Valley Hospital, Spokane Valley, WA

Photo credit to Harvey Brown

Our allies at SEIU local 1199 NW are still in dispute with the owners of Deaconess Hospital, Spokane, WA, and Valley Hospital, Spokane Valley, WA over the quality of patient care.  Community Health Systems Inc., from Franklin, Tennessee, owns both as part of a national chain of hospitals.  They have so far refused to meet the demands of their nurses and medical staff to increase staffing levels to better protect the health of patients. Kevin Graman, retired reporter from the Spokesman Review, wrote a great article on this dispute between labor and Deaconess and Valley Hospital over at 

Meanwhile, Service Employees International Union 1199NW, the union that represents nurses at Valley Hospital and technical and service employees at both Valley and Deaconess Hospitals, presses its efforts to convince the state Legislature to follow California’s lead and impose mandatory nurse-patient ratios in Washington hospitals.

Labor Dispute at Deaconess Hospital and Valley Hospital

“It’s about good quality patient care,” said Mary Robinson, a service technician at Deaconess Hospital and a member of the SEIU bargaining team. “It’s about having enough staff to do our job correctly.”

The union said the Tennessee-based company is cutting back on staff at its Spokane hospitals for the sake of larger profits. The SEIU local said administration has not responded to requests for statistical information that would back up workers’ case for more staffing at the Deaconess Medical Center, Spokane, Wa., and Valley Hospital in Spokane Valley, Wa.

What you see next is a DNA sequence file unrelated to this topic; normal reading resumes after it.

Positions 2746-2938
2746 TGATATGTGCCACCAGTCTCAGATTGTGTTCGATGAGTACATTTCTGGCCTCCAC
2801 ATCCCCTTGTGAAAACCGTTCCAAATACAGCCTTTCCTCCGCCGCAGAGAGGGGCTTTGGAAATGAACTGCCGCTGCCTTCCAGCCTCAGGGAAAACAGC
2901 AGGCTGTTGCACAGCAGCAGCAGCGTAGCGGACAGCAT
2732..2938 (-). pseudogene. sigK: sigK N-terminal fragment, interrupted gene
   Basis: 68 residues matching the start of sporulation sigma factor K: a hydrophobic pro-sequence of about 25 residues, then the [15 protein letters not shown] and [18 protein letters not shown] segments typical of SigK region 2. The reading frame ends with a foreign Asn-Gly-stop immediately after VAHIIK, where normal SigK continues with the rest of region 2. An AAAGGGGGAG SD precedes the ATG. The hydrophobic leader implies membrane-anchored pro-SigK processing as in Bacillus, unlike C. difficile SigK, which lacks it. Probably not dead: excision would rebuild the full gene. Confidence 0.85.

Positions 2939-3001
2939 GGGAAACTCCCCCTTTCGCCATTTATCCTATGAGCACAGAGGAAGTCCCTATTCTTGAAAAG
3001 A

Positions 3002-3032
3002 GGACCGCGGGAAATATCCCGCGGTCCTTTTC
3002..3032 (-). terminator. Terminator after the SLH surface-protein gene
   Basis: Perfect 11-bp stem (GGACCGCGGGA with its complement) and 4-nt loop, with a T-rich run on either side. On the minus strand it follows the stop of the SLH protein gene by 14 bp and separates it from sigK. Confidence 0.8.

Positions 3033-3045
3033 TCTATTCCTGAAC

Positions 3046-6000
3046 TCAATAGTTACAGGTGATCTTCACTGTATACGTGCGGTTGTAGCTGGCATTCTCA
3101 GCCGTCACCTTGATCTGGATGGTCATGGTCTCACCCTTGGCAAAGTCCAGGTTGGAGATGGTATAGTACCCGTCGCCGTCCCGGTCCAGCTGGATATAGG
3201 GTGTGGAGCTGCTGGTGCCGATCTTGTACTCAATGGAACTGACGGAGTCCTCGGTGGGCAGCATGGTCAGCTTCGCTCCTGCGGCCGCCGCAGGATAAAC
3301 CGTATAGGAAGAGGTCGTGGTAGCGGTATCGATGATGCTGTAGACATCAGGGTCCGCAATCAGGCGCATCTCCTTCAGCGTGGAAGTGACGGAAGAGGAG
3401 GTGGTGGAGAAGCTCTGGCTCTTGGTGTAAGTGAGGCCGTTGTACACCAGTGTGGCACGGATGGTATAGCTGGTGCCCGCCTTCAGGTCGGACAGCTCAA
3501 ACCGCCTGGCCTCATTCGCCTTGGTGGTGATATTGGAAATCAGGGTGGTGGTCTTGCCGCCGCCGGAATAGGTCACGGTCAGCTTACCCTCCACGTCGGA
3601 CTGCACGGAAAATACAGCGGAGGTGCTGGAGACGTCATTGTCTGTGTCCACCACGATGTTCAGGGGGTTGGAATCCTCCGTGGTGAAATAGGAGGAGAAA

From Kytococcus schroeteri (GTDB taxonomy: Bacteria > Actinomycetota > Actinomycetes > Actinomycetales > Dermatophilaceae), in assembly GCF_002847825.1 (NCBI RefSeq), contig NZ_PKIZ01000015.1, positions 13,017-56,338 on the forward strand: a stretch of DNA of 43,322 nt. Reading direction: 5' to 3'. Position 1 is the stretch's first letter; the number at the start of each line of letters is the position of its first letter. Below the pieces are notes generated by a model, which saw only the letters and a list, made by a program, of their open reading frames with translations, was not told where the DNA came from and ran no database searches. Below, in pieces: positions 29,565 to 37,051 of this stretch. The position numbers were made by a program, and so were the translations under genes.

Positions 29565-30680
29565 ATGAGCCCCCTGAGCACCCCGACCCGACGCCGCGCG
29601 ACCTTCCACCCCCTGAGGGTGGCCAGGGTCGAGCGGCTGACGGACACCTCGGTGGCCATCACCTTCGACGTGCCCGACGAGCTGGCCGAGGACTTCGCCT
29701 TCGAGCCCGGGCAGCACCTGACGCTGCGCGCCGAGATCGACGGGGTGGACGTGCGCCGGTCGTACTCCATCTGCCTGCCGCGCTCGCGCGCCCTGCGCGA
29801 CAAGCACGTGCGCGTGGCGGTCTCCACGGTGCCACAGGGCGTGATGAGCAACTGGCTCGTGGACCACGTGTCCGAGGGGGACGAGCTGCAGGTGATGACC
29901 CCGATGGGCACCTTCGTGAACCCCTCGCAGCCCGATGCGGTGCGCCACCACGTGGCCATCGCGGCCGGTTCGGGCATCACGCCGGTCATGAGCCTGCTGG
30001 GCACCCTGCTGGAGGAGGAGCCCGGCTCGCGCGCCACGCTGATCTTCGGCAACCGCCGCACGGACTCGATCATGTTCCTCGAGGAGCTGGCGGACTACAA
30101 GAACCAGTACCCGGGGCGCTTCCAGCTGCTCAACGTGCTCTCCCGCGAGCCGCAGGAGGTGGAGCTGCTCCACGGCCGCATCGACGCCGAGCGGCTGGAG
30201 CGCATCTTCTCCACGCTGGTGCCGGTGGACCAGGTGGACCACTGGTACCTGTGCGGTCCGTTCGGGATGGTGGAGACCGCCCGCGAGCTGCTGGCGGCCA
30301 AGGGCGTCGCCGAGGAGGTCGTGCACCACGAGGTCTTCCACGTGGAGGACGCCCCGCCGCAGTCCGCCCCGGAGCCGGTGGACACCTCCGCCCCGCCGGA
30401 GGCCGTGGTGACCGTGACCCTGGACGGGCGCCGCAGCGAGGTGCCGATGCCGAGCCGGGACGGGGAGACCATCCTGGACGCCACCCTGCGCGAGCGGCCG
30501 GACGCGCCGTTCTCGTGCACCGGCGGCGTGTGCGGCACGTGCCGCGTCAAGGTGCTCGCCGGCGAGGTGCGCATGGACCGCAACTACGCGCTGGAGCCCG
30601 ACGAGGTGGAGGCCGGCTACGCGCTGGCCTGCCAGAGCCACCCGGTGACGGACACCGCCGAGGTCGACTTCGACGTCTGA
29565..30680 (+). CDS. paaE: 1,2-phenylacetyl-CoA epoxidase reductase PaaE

Patient Falls Resulting in Injuries and Uncleanliness

It is not complicated.  Without enough staff it is harder to take care of patients and keep them safe.   The nurses are doing the best they care, and many of them attribute the increase in patient falls to the inadequate numbers of staff. Teri Nicholson, an outpatient nurse at Valley Hospital commented that there was an

. . . increase in patient falls following administration-ordered staffing changes at Valley Hospital in 2012. Several studies have associated patient falls with nurse-patient staffing ratios.

In August 2012, the medical-surgical department celebrated going 13 months without a patient fall, Nicholson said. Later that month, the administration changed the patient-nurse ratio from four or five patients per nurse to six per nurse, she said. By October, the department experienced 13 falls, including two that resulted in severe injury to patients.

Patient falls resulting in injury or death must be reported quarterly to the state Department of Health. State records confirm that there were two such falls at Valley Hospital in the third quarter of 2012.  There are similar problems at the Deaconess Hospital.

That is not all.  I heard from a friend of mine involved in the dispute that medial staff found bone fragments on a saw that had not been properly cleaned since the last surgery.  That as not specifically mentioned in the article, but it does go on to say . . .

For example, housekeepers at Deaconess Hospital are being sent home early every day, she said. So housekeepers have to ask, “OK, what don’t we clean today?” Robinson said her department, which is in charge of sterilizing surgical instruments, often gets backed up and workers face excessive overtime.

At Deaconess Hospital, “Sometimes we have had to cancel or postpone surgery because we didn’t have an instrument pan ready,” Robinson said.

It just comes down to being understaffed and the hospital putting profit ahead of patient care.  However, you do have two good alternatives.  There are two non-profit hospitals in town that provide excellent care.  Both Providence Sacred Heart Medical Center and Providence Holy Family Hospital are owned by the Washington-based Providence Health and Services, a non-profit Catholic organization.

Kevin Graman goes on to report.

SEIU spokeswoman Nicholson said the union has proposed nurse-patient ratios similar to those in California, which became the first state to mandate ratios 14 years ago.

However, the union said that Spokane Deaconess Hospitals and Spokane Valley hospitals routinely ignore the direction of their nurse staffing committees, which are created by state law to set appropriate staffing levels.

This may turn into a long term battle, and if it does we will keep you posted. 

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